Computer Biologists and Scientific Programmers jobs available at Sanger

Al Ivens alicat at
Fri Jul 14 12:34:11 BRT 2000

Computer Biologists and Scientific Programmers
(Ref: 235&234)

Sanger Centre

Web sites:

Closing Date: 27th Jul 2000

Contact: kennedy at

The Pathogen Sequencing Unit has an active and expanding group
sequencing the genomes of bacterial, protozoan and fungal pathogens
funded largely through the Wellcome Trust's Beowulf Genomics
initiative. Within this group, we have several vacancies for computer
biologists and scientific programmers to join a team involved in the
analysis and annotation of genomic sequences and presentation of the
data to the scientific community through public databases and websites.

Computer Biologists (Ref 235) 

Positions are available for annotators within both the bacterial and
protozoan analysis groups. The role of the annotator is demanding but
extremely rewarding, allowing insights into the fundamental biology of
pathogens, and fostering fruitful interactions with a wide community of
researchers. The ideal candidate for these positions will have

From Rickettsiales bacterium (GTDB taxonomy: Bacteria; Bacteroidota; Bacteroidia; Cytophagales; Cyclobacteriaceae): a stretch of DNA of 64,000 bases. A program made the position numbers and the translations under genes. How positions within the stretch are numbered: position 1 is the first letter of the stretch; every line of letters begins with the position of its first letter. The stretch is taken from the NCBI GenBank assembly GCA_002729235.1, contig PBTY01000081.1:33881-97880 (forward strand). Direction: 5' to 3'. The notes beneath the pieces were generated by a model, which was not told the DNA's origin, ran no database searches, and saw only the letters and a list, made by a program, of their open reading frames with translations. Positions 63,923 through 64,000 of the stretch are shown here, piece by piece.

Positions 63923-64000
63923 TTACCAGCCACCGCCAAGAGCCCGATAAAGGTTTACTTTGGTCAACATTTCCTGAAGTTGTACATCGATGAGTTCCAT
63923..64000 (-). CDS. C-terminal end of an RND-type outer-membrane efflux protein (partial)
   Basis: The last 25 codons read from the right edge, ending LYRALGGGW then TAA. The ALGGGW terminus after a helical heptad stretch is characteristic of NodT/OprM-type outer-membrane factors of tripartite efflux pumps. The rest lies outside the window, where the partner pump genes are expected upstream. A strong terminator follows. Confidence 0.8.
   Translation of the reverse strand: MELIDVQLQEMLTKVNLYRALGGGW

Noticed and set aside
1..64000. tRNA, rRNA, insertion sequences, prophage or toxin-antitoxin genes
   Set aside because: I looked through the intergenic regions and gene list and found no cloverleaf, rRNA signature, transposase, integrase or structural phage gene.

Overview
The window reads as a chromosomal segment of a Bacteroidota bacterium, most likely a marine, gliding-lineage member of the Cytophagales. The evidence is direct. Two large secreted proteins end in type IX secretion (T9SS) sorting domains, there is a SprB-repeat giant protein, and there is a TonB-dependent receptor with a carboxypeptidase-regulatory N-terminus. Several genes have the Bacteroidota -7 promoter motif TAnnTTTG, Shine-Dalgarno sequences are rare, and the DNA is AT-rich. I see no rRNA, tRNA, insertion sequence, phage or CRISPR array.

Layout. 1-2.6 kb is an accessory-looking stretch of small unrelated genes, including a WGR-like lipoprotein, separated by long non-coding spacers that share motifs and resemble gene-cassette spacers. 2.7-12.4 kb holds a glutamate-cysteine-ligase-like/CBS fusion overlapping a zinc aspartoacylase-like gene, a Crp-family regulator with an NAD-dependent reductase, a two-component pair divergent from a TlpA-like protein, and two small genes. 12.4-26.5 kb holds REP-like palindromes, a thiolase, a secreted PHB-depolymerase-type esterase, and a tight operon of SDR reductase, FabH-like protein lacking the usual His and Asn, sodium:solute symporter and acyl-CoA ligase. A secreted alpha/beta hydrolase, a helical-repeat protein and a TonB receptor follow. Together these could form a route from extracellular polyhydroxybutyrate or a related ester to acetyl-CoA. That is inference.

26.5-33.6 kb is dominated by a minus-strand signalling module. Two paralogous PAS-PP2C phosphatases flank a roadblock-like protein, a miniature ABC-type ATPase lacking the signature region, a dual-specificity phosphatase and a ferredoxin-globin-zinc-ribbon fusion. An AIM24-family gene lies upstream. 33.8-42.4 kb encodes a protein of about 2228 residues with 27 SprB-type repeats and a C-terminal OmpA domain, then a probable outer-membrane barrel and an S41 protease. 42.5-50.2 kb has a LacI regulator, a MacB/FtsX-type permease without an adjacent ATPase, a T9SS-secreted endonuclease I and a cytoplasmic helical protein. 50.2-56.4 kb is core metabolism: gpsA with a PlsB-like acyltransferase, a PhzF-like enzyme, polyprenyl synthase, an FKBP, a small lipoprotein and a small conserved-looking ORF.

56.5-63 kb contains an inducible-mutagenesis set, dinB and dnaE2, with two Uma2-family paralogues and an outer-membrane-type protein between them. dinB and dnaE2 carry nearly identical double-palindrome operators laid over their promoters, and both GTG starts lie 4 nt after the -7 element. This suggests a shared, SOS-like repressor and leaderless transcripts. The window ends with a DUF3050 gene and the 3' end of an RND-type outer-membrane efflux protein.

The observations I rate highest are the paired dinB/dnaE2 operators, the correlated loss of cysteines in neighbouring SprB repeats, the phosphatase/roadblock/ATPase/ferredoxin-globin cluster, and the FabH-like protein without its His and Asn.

postdoctoral experience of lab-based bacterial or protozoan molecular
genetics, a broad knowledge of their respective gene systems and
biochemistry, and familiarity with current sequence analysis methods
and protocols. Experience with a UNIX computing environment and some
scripting ability would be advantageous.

We also have a 3 year position (in the first instance) for a computer
biologist/programmer to provide database, computing and analysis
services to a group working on DNA microarrays and expression analysis
of the genome of the fission yeast, Schizosaccharomyces
pombe. Experience of a UNIX computing environment and familiarity with
some or all of Perl, CGI/HTML, and database systems are needed. You
will work closely with the biology group and with database and
microarray groups in the Sanger Centre.

Scientific Programmers (Ref 234) 

We also have positions available for scientific programmers to develop
and support the tools and databases used by the group. The programmers
interact directly with members of the pathogen group, and with members
of the Sanger Centre's large Informatics group, and database
specialists in the adjoining European Bioinformatics
Institute. Software developed by the Sanger Centre is generally
open-source and is often utilised worldwide so the programmers will
also interact with external users. Candidates should be familiar with
some or all of UNIX/Linux, Java, C, Perl, CORBA, CGI/HTML and SQL
database systems.

Contact:  kennedy at

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